Everything is connected to the internet—or at least it can be and will be. That is the beauty of the Internet of Things. By 2020, the IoT market is estimated to be worth more than $7 billion in Southeast Asia alone. And just about every market in Asia is full-steam ahead. Japan wants to use IoT to help address several of their national dilemmas, Malaysia has already begun its journey on an IoT roadmap, and Indonesia has begun a smart city project.

Because of this push, many businesses are beginning to find ways of implementing IoT. They are building apps for the different products that they make, and they are integrating IoT devices in their offices. When it comes to integrating these products into the workplace, this is a task that IT managers should jump on. Their knowledge and ability to integrate and control these products is invaluable to any company that wants to see higher productivity, lower costs, and more analytics on how the workforce is spending their time and energy. However, many of these benefits are not obvious to leadership in an organisation at first site. The products simply seem more expensive and more complicated. IT managers must take the time to illustrate the benefits that these pricey products could bring to the company.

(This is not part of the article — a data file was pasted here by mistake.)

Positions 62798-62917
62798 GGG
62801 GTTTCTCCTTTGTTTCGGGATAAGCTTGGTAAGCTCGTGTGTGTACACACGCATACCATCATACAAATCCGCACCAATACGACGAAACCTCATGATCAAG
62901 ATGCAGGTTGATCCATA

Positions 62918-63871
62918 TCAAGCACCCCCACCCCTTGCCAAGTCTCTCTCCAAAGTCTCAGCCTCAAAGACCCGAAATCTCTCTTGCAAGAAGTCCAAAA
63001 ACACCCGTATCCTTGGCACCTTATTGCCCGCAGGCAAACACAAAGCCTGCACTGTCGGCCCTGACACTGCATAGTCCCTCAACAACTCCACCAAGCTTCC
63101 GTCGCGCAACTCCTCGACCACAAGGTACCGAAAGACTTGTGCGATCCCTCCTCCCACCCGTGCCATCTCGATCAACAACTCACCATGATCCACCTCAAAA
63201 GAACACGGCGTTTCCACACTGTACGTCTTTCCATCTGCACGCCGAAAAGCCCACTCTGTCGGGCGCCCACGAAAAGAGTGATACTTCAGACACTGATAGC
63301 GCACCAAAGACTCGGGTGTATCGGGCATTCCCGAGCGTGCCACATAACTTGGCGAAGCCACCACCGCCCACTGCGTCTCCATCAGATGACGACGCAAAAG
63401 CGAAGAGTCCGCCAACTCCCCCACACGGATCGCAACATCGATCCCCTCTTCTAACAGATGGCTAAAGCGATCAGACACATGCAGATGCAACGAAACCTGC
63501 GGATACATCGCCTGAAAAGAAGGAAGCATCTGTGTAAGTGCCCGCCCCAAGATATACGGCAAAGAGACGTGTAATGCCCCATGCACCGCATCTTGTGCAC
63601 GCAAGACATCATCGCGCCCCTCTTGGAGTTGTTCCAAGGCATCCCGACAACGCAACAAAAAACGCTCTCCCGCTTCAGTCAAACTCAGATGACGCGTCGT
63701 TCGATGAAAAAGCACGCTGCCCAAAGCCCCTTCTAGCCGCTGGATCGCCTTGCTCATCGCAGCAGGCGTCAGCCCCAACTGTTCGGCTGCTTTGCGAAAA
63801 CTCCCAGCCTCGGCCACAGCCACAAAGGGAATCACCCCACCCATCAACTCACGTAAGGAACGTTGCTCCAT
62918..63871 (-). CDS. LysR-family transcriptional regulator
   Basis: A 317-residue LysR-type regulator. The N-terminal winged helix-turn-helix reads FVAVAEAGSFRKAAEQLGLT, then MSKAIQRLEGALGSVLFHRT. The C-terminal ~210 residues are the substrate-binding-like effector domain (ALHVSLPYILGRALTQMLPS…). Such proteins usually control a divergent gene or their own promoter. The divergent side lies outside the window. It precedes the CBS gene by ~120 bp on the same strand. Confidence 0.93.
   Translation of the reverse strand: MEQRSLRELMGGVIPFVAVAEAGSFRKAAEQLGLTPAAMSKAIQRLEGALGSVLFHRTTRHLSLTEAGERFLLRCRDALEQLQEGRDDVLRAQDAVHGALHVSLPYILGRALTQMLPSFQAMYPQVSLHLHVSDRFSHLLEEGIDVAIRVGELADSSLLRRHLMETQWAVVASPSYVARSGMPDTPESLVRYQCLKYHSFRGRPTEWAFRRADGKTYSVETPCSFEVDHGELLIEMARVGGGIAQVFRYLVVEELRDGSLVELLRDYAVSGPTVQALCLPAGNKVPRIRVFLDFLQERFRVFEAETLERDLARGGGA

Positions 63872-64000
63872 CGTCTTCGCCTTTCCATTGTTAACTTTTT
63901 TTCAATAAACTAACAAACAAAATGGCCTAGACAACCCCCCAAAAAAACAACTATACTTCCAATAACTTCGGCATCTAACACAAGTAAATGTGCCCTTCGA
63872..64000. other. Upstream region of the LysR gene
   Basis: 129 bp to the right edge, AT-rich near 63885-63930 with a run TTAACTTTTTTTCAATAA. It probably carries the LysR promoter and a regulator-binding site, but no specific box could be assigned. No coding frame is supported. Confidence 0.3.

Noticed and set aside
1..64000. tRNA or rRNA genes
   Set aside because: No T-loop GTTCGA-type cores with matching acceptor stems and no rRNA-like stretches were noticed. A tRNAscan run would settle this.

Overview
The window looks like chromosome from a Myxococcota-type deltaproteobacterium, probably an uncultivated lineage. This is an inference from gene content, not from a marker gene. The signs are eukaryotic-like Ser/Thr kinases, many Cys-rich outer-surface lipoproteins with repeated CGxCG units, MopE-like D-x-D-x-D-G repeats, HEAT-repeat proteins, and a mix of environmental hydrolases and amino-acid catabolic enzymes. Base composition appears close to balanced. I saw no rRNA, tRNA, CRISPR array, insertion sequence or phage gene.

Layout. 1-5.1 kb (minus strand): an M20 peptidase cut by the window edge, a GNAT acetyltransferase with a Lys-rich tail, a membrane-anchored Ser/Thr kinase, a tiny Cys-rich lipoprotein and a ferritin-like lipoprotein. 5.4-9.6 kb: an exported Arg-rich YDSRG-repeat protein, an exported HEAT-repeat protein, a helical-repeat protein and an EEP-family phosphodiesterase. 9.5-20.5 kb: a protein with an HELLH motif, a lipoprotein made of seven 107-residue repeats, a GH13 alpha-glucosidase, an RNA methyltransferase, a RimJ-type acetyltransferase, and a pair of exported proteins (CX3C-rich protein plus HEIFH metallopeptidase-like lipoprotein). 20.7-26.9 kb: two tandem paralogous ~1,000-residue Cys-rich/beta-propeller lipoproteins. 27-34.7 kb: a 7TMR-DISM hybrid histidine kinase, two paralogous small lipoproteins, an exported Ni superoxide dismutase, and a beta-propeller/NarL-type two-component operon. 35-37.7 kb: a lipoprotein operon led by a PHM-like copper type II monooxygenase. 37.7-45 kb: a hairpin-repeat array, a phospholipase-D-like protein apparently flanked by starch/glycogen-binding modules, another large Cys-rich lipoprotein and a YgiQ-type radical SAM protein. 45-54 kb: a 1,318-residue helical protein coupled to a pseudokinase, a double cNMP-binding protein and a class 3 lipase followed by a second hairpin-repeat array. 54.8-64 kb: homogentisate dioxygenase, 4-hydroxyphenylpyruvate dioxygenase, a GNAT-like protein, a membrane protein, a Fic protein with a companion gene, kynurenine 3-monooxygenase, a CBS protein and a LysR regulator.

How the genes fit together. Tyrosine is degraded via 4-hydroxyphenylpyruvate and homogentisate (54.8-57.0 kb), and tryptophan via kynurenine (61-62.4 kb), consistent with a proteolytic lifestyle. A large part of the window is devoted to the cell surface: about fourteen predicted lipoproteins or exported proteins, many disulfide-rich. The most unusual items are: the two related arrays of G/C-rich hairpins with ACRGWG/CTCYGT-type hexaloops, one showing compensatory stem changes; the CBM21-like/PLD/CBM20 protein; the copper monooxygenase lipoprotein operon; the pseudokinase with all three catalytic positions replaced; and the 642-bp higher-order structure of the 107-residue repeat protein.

E-commerce has been around for years and is no way a new trend. However, there are changes occurring within Asia that are altering the appearance of e-commerce in the area. Giants of the industry, like Amazon, are entering the South-east Asian market. What started in China as a program that used suppliers to offer e-commerce adjacent solutions to merchants, is now starting to expand to the rest of Asia, providing new opportunities for everyone from delivery agencies to digital companies. And then there’s the opening of Myanmar, providing companies with both the new opportunity of a market to sell in, as well as the challenge of introducing e-commerce into a formerly closed-off economy.